U.S. Faces Fresh Water Shortages Will Create a Driver for Increased Reuse
The pressures of climate change and population growth could cause water shortages in most of the United States, according to preliminary government-backed research. As many as 96 water basins out of the 204 supplying most of the country with freshwater could fail to meet monthly demand starting in 2071, a team of scientists said in the journal Earth’s Future. Water shortages would result from increased demand by a growing population, as well shrinking rainfall totals and greater evaporation caused by global warming. Read More.
WateReuse Association Celebrates 2018 Milestones in Annual Report
In 2018, the WateReuse Association expanded membership, increased outreach, and strengthened advocacy to meet a growing interest in water recycling, as illustrated in the 2018 Annual Report. There were notable successes at the national level and within state sections, including popular events and successful engagement with regulators and legislators. The association also engaged in strategic partnerships to extend its reach of education and advocacy priorities. To learn more, read the 2018 Annual Report.
Conferences and Events
Webcast: What are the Best Opportunities for Industrial Water Reuse?
Please join us on March 13 at 2 pm eastern to learn which industries are investing in water reuse and in what ways. Learn about new data from Bluefield Research that will reveal reuse strategies for key industries, drivers for investment in reuse, the best geographic opportunities for industrial reuse, how industries are collaborating with municipalities, and more. Register Now!
Webcast: Advancing the Seawater Desalination Knowledge Base
Please join us on March 14 at 3 p.m. eastern to learn about the latest advancements in seawater desalination via reverse osmosis. Presented in partnership with The Water Research Foundation, this webcast will discuss two recent studies that explore advancements in seawater desalination from pretreatment to integration of desalinated water into water systems. Register Now!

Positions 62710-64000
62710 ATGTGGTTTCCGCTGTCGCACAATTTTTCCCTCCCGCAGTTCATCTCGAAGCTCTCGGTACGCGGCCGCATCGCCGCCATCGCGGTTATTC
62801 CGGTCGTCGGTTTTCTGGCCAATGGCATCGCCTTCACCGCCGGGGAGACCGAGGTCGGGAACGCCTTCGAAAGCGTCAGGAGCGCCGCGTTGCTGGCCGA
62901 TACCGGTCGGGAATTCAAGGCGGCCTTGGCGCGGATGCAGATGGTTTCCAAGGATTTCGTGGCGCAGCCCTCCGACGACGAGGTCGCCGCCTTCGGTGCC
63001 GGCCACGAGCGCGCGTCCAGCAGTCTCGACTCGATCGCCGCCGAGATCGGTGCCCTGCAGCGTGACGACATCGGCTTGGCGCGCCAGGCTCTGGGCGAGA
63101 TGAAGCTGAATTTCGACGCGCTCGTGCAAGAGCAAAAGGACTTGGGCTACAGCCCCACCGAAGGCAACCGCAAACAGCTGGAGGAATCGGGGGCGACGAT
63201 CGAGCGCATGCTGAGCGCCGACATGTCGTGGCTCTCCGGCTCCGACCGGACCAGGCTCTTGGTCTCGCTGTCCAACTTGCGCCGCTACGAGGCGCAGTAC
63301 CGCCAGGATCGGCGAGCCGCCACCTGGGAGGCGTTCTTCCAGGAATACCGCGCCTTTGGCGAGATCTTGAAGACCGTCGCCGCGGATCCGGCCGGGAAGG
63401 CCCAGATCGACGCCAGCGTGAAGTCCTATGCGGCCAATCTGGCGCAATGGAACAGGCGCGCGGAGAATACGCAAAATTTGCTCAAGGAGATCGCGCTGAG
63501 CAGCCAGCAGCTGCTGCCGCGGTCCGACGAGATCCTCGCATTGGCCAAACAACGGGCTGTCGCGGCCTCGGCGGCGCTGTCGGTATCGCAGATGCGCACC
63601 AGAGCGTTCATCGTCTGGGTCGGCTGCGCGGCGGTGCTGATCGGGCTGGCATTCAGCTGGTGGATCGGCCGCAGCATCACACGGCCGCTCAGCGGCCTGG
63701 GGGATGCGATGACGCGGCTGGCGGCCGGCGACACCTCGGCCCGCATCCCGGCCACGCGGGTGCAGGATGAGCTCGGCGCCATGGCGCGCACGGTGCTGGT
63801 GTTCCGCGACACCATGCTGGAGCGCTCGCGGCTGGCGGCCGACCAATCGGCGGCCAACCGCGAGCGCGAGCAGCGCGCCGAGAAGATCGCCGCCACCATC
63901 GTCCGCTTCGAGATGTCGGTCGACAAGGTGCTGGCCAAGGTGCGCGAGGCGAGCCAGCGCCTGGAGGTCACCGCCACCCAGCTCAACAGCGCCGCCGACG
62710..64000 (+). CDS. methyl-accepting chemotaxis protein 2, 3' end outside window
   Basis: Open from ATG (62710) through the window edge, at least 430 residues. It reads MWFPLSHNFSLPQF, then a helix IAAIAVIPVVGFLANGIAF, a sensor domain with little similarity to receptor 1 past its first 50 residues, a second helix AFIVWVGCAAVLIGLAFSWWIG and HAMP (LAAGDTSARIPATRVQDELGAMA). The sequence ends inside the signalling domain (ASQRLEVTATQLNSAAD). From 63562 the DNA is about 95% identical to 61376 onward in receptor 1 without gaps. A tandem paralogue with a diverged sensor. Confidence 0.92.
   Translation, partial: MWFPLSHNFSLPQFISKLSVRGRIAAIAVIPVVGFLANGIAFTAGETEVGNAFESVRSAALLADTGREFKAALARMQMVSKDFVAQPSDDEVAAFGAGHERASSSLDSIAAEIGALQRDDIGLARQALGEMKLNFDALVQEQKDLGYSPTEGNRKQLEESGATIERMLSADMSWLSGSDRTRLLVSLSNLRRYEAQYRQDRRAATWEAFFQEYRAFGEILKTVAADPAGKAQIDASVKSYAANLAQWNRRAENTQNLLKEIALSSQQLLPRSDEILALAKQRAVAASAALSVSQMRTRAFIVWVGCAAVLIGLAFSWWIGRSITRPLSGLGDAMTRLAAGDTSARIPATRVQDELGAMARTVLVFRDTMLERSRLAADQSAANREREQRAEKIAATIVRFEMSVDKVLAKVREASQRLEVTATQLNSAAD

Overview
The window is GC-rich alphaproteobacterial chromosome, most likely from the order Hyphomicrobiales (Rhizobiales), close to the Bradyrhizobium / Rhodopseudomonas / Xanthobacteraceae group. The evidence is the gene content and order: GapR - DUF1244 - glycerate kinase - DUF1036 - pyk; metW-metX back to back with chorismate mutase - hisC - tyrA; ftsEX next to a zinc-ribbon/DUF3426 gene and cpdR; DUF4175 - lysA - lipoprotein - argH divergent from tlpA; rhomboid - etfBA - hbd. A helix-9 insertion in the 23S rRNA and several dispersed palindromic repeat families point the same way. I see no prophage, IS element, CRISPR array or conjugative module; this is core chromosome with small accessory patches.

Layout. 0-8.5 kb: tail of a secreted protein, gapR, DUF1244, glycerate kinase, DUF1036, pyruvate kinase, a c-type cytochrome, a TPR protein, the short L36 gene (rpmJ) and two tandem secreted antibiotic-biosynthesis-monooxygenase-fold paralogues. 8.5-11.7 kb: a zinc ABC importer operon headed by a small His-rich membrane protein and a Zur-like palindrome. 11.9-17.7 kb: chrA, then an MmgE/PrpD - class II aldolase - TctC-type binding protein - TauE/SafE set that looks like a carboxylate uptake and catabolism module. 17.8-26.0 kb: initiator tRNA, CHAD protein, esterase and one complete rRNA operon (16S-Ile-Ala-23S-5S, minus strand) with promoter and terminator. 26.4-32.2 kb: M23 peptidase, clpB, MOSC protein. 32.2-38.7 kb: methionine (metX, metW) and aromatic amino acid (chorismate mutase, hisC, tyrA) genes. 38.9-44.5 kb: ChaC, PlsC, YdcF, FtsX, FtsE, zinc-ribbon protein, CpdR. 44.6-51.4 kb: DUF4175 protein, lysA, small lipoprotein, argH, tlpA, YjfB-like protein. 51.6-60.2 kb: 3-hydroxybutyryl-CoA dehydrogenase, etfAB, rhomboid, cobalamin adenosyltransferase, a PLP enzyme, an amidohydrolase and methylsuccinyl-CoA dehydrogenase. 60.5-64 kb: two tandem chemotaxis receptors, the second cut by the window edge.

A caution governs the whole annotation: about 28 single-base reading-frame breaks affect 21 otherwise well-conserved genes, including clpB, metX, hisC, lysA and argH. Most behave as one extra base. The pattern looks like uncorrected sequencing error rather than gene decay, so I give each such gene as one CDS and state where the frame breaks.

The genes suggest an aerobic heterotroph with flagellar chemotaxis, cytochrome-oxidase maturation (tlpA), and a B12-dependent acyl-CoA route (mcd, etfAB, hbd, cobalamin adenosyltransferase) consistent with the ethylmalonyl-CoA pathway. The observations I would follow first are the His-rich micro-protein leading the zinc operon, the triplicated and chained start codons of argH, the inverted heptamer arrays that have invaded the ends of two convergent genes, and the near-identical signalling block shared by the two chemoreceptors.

Save the Date: 34th Annual WateReuse Symposium in San Diego, California
Mark your calendar for the 34th Annual WateReuse Symposium is in San Diego, California on September 8-11, 2019. This year’s theme is “Collaborate to Innovate.” We will showcase recycled water collaborations among utilities, farmers, and industry; regulators working together at both the state and federal level; sustainability; public/private partnerships; and, for the first time, the latest in reuse research led by the Water Research Foundation. Learn More.
Wednesday, January 29, 2020
– 10:00 a.m. to 1:30 p.m. at Pure Water Monterey, located at 14811 Del Monte Blvd, Marina, CA 93933. The meeting includes lunch and a tour.
– Please RSVP no later than 1/22/20.
- To RSVP to attend in person, please complete this form: https://forms.gle/6hbco4sVPJRosRe46. Detailed driving and parking directions will be provided to those who RSVP.
- To register to participate via webinar, please complete this form: https://attendee.gotowebinar.com/register/4714919568173938700 .
2:00 – 3:00 pm Eastern ; 11:00 a.m. – 12:00 p.m. Pacific
Fee: Members: Free; Others: $49